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HEIGHTS VETERAN’S PROGRAM

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ALFRED GOODSON could not help but shead a tear or two. A month away from his 91st birthday,

the navy veteran who was days away from from shipping out to take part in the biggest

invasion that never happened was touched by the cheers, clapping and warm smiles of Heights

Elementary School students who welcomed him and more than three dozen military veterans to

the start of the school’s fifth annual Veterans Program on Thursday.

“These young, innocent faces are our future,” said Goodson. “I always pray that they never

have to see and endure some of the things we had to.”

Goodson enlisted in the navy in early May of 1945, shortly after the surrender of German

forces in Europe and Italy. Shortly after completing basic training, Goodson found himself bound

for Guam, where he prepare to take part in Operation Olympic, the first of a two-pronged invasion

of southern Japan that was scheduled for November 1945. The invasion — and the lives of

Goodson and thousands of other Americans — was spared when atomic bombs were used on

Hiroshima and Nagasaki that led to the unconditional surrender of Japan.

He found joy sitting with a group of third-graders who asked him questions about his experience

along with sharing his tales of life growing up in a world far different that the one he lived

in as a 10-year-old.

The inspiration for the Heights Veterans Program began in May of 2014 when the school’s

third graders responded to a newspaper article that sought volunteers to place flags on the

gravesites of veterans in Galveston Memorial Park. The experience was so enriching for the

students that Karyn Marshall, then a third-grade teacher at Heights, put together a plan that led

to the school receiving a grant from the Texas City ISD Foundation For the Future.

Since then, the “Meet Me for Lunch” event has served as the kickoff for a year-long relationship

between the veterans, who are paired with students. There is an annual Birthday Bash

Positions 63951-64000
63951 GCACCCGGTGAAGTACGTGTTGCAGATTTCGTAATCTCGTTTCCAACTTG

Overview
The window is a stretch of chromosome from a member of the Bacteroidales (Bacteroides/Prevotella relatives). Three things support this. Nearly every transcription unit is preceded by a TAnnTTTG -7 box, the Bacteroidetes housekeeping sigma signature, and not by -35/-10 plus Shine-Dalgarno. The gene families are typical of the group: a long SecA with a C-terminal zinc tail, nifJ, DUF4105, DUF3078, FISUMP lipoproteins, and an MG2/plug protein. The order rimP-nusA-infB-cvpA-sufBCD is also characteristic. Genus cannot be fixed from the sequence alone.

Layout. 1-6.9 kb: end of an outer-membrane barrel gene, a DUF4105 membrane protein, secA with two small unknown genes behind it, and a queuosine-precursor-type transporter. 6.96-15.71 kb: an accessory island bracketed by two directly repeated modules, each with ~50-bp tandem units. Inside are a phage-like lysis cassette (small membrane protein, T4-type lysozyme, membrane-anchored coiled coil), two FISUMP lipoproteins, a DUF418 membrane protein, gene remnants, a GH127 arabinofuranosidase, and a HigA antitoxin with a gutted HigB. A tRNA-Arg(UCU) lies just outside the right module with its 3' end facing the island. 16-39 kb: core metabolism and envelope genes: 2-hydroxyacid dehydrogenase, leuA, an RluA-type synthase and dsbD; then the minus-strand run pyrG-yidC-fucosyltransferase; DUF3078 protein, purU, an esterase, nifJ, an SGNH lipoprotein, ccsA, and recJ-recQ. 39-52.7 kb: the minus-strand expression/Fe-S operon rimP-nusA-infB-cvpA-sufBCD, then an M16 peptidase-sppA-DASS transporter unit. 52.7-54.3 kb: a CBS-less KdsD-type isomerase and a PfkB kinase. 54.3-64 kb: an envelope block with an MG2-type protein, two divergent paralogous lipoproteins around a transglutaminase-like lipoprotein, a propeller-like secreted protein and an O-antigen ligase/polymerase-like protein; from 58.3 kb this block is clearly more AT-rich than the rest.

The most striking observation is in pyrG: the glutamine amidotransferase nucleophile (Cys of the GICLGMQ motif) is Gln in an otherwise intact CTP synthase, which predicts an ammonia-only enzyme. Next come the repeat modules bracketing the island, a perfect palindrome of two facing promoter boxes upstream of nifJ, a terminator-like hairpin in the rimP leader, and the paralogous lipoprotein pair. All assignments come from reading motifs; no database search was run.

where students make cards and have cake and punch with the veterans and ends with the

placing of the flags at Galveston Memorial Park, where over 1,000 flags were placed last year.

“We want our kids to learn about the military and what they have done and what they do for

us,” said Kayla McClain, one of the Heights third grade teachers. This is something we couldn’t

do with a book or history videos.”

Heights has added a patriotic assembly that will be held on November 6. The school wanted

to have an evening event that would also allow the parents of the students to participate in the

experience.

Pearly Young is one of a handful of veterans who have participated in each of the “Meet Me

For Lunch” events. The Texas City native served two tours in Vietnam during a 22-year career in

the army, where he retired as a Sgt., 1st Class. Young, who has “lots and lots of grandchildren

and great grandchildren,” also felt his emotions welling up.

“You can’t explain the joy we feel when we’re around these kids,” he said. “It touches your

heart and reminds you what this world is all about.”

The students felt the same way.

“It’s fun to have them here,” said third-grader Christopher Washington. “It makes me think

about being a soldier one day.”

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